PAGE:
I have a few things I’ve learned over the years when people ask me what I do. Before I was married, and when the inquiry came from an attractive member of the opposite sex, I fancied responding that I was a rocket scientist or a champion mixed martial arts fighter. Alas, telling people I was an attorney drew yawns. I now describe that I’m a businessman, and that my chosen business is that of an attorney. I then tell people how I help others. Many entrepreneurs and salespeople cringe when they hear, “elevator speech.”
I admit, it’s not a term I like either. “Elevator pitch” is even more cringe-worthy.
The reasons go deep.
First of all, it’s hard to put yourself out there. You’re making yourself vulnerable about a business you love or work for. You never know what kind of reception you’ll get.
Second, as a way to present your business, it has shortcomings. You have to condense what’s great about what you do into a sentence or two. According to a recent study, the average adult’s attention span is just 8 seconds, so you have to make it good to capture people’s attention. Third, so many of us are just plain bad at this type of thing.
The purpose of an elevator speech is to share what you offer, boiled down to its essence. The person listening may be your ideal audience, so it’s worth spending time to make your elevator speech a good one.
The thing is, you’ll always be meeting strangers, before they become friends. And some of them could become your best clients.
So here is a summary of “mistakes” many people make with their elevator speeches, offered humbly so you can move past them to more productive territory.
Remember that most people only have an 8-second attention span. Not that you aren’t incredibly interesting, but…
Mistake #1: You’re talking features, not benefits.
Your audience really doesn’t care what your business does or how you do it. That may feel like a blow, but it’s true. They care what it can do for them. So, focus your few seconds of attention on what is most important from their perspective.
The Fix: Look at your business from the perspective of your clients.
Tell people what you can do for them.
Mistake #2: You wing it.
Not practicing your elevator speech is a big mistake. Stumbling through it gives a very poor initial impression.
The Fix: You’ll only feel comfortable with your elevator speech once you’ve said it many times, and the place to start is with practice. So practice!
Just take care not to over-rehearse. Keep it fresh.
Mistake #3: Your expectations are too high.
The goal of an elevator speech is to stimulate interest. The best outcome you can have is for someone to say, ‘tell me more.” That’s it. It’s an invitation to elaborate further.
The Fix: Adjust your expectations. No one will be pulling out his or her wallet after your elevator speech. You will, however, if you pique interest, be invited to have some great conversations with people who are interested in what you offer.
Mistake #4: It’s too long.
Remember what I said about the average attention span being 8 seconds? You have very little time in which to express what you do. If you’re too wordy, it dilutes your key message.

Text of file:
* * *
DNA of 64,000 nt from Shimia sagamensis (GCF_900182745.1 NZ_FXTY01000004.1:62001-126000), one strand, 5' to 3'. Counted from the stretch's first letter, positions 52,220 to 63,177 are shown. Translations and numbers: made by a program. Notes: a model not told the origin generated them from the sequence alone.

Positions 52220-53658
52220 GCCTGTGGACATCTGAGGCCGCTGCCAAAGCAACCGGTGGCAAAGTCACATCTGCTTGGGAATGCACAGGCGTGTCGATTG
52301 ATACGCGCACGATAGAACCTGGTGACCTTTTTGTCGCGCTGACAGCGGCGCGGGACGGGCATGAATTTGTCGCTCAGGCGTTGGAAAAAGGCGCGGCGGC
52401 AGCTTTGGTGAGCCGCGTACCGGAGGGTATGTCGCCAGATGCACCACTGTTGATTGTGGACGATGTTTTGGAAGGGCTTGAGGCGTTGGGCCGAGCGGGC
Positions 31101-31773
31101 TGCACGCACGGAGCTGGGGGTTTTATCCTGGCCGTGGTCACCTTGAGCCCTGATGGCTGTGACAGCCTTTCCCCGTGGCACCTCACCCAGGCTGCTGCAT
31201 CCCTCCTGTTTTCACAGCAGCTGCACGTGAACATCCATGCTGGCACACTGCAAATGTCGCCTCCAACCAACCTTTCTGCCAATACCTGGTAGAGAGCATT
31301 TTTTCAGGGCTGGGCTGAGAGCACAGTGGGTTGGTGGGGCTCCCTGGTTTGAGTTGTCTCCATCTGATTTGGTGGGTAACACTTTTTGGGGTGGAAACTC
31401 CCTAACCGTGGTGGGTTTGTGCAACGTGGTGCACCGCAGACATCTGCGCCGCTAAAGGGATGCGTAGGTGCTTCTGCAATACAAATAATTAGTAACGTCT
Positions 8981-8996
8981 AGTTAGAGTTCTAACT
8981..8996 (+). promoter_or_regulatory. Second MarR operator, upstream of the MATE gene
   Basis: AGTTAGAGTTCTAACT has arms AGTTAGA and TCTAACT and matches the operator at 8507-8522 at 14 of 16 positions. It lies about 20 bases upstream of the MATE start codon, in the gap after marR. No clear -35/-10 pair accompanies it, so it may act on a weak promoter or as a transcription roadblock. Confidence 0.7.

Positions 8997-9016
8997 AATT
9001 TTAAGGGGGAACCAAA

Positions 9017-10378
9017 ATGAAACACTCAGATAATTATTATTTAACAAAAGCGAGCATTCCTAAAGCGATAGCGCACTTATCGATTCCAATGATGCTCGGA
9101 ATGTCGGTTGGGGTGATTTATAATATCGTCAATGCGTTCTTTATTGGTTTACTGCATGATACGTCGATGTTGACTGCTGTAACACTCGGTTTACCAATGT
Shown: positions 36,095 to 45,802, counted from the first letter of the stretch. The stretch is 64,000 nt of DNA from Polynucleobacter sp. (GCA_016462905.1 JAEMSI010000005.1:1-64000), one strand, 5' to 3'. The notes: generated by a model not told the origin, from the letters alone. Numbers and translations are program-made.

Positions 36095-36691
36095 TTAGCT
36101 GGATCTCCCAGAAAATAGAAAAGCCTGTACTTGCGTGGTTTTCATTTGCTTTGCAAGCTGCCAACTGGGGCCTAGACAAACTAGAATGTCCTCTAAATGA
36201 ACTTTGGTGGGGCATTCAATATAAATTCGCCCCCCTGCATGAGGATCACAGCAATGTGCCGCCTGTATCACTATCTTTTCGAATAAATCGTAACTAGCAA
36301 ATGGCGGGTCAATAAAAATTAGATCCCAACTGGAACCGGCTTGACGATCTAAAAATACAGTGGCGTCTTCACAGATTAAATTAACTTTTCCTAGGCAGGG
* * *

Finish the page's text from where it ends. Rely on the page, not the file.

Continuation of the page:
The Fix: After writing out what you do, be really strict with yourself in cutting that down to the bone, so that it shares only what you need people to know. What one sentence sums up what you do?
Mistake #5: You assume it will be easy.
It’s just one sentence, maybe two, right? How hard could this be? It’s actually much more difficult to distill something down than it is to talk at length.
The Fix: Spend the time and effort needed to condense what you do down to its essence. And work on getting comfortable with the discomfort – it’s an edge that is worth going to, again and again, in service of what you can offer to people who really need it.
Mistake #6: You never change your elevator speech.
Once you have an elevator speech that feels right, you’re comfortable with, and has led to really good conversations, it’s tempting to just keep it. The important question always is, does it accurately reflect your business? Your business will grow and change and your speech then also has to change.
The Fix: When your business goes through a change, revisit your elevator speech. Does it still express what’s most important about your business?
Mistake #7: You are using your elevator speech for cold calling.
Cold calling is a very low ROI (return on investment) activity. The expectation that an elevator speech will warm up a cold prospect is a setup for rejection.
The Fix: Instead of cold calling, spend your energy on warming up your prospects by building relationships and following up on referrals. Even when you’re in a networking situation, you’ll have a better chance of making an impression if someone who knows the person is introducing you.
Mistake #8: You think an elevator speech is about selling.
Your elevator speech is not designed to make a sale. Your goal is to make a connection. The person may not turn out to be a prospect, but they may be able to connect you with others who are. Recognize that you are sharing something important about yourself and what you love to do with someone you’re just meeting for the first time.
The Fix: Your elevator speech is about making a connection. Focus on that and the other person will sense it. People are put-off by selling or by those trying to impress. Take the longer view and just make it about connecting with another human being.